Software Testing Tutorial
- Introduction to Software Testing
- Principles of Software Testing
- Software Development Life Cycle (SDLC)
- Software Testing Life Cycle (STLC)
- Levels of Testing
- Database Testing
- Ad-hoc Testing
- Testing Types
- Test Closure Report Preparation
- Test Report Preparation
- ISTQB Organization and Certification Overviews
- JIRA Interview Questions and Answers
- Applications of Jira
- Installation of Jira
- Kanban Board In Jira
- Kanban Tool
- Jira Scrum Board/
- Difference Between Scrum Board Vs Kanban Board
- JIRA Bug Life Cycle
- JIRA Versions
- JIRA Workflow
- JIRA Dashboard
- Sprint in JIRA
- JIRA Epic
- Backlog in JIRA
- JIRA Testing Tool
- Difference between JIRA and Bugzilla
- INSTALLATION OF TENSORFLOW
In the last few decades, software development methods and techniques have advanced rapidly. In this scenario, it has become all the more important to achieve optimum test results when software testing is conducted. This has led to the emergence of some basic principles of software testing. The principles can be treated as basic guidelines that will help you to follow the correct testing strategy for best possible results.
There are seven basic principles of software testing.
2.1 Testing is Context Dependent
All software products and applications are different. Each application has varying requirements and functionalities. Hence the testing of each of these diverse types of applications needs to be based on the context for which it has been developed. For instance, testing a gaming software will be very different from testing an ATM machine.
Therefore the type of application will determine the type of testing to be carried out. This in turn, will establish the testing approach, testing methodologies and the testing techniques to be followed.
2.2 Exhaustive Testing is not Possible
Testing every possible test scenario with different combinations of test data and preconditions is next to impossible. Therefore, testing efforts are focused on primarily managing the risks of the application.
For instance, suppose you need to test an application screen with 30 input fields. Around 20 input fields can take any of five possible values. Now imagine the time that would be required to test all possible combinations of data. Would the project timelines allow time for such exhaustive testing that would, in turn, add to the testing costs? Obviously, this is unlikely.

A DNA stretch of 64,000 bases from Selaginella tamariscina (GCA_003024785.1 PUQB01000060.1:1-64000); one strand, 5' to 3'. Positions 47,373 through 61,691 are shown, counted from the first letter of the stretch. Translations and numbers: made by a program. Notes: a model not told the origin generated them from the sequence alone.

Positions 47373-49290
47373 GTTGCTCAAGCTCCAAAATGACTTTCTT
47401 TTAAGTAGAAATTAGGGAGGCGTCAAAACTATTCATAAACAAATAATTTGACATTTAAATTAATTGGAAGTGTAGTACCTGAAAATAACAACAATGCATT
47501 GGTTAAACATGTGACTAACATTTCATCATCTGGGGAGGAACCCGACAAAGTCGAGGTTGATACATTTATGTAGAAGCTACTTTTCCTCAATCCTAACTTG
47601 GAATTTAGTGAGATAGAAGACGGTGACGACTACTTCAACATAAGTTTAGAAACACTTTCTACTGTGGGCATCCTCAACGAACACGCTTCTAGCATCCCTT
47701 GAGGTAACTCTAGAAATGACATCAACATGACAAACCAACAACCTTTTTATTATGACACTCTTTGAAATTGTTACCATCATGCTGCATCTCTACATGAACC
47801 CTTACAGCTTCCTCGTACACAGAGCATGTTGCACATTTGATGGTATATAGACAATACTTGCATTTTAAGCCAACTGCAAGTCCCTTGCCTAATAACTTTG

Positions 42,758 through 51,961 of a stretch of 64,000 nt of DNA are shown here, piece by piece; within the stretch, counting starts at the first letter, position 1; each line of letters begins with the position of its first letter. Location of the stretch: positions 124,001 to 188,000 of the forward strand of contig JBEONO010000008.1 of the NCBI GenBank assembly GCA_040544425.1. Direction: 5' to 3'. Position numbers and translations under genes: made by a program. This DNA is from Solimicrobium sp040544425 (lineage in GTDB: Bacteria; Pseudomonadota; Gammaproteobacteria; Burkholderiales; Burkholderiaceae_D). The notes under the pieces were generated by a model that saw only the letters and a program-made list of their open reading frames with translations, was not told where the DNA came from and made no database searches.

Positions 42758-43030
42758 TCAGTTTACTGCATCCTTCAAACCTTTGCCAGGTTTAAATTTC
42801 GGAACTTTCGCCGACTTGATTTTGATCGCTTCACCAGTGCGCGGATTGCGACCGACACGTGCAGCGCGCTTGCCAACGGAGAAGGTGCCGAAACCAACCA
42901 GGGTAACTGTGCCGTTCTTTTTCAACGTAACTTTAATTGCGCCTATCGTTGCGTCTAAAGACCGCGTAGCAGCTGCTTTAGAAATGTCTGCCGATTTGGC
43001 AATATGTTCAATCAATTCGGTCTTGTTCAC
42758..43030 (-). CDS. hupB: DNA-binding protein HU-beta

Therefore managing the risks of the software application should be the primary focus of testing a software application.
2.3 Early Testing
Testing should always begin early in the Software Development Life Cycle (SDLC). This helps in capturing defects in the early stages of software development itself. Defects can be identified early by creating test cases for each phase in the development cycle.
Identifying defects in the early phases, such as the requirements or design phases of the SDLC respectively, makes it easier and cheaper to fix the faults. Remember it is always easier and at the same time cheaper to correct a faulty requirement that to modify the functionality in a large and complex system.
2.4 Defect Clustering
This principle is based on Pareto’s principle to software testing:
‘80% of the errors is found in 20% of the software modules approximately.’
Most of the defects in an application are usually clustered or concentrated in a small number of modules. These modules become the risky modules and therefore need to be tested thoroughly. So the important task for the tester is to identify and focus on these small clusters, of course, while working concurrently in the not so sensitive areas.
2.5 Pesticide Paradox
In farming, you may have noticed that if you keep on using the same pesticide again and again to get rid of insects, then after a period of time the insects will become immune to the pesticide.
Similarly, if the same set of tests is carried out repeatedly, eventually the test cases and methodologies will not be able to detect new defects. Therefore, it is imperative that test cases are reviewed regularly and existing techniques are updated continuously to overcome the
2.6 Absence of Error is a Fallacy
If the software application developed does not meet business need and requirements, then it may be rendered unusable, and finding bugs in the system will not be of any help. Alternately, it may be possible that if the system is found to be error-free, then it may be because the system was tested entirely for wrong requirements.
Therefore, catering to user needs and the overall business requirements is an important criteria in software development and testing.
2.7 Testing Shows Presence of Defects
The software testing principle always indicates that there are bugs in the application. Also, testing an application thoroughly will not guarantee a hundred percent defect free product. But, it is important to note that testing definitely minimises errors in the product.
Therefore, the goal should be to design relevant and appropriate test cases that can detect as many faults as possible in the software system.
The principles can be treated as basic guidelines that will help you to follow the correct testing strategy for best possible results.
- There are seven principles of software testing
- Testing is Context Dependent
- Exhaustive Testing is Not Possible
- Early Testing
- Defect Clustering
- Pesticide Paradox
- Absence of Error – Is a Fallacy
- o Testing Shows Presence of Defects